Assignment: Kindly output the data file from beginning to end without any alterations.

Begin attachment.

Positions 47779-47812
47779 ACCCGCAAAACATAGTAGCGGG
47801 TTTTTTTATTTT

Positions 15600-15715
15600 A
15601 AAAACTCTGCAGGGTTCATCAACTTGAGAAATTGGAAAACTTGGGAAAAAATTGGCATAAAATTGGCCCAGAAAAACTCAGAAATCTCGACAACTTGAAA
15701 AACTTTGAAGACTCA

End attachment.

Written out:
Positions 47779-47812
47779 ACCCGCAAAACATAGTAGCGGG
47801 TTTTTTTATTTT

Positions 15600-15715
15600 A
15601 AAAACTCTGCAGGGTTCATCAACTTGAGAAATTGGAAAACTTGGGAAAAAATTGGCATAAAATTGGCCCAGAAAAACTCAGAAATCTCGACAACTTGAAA
15701 AACTTTGAAGACTCA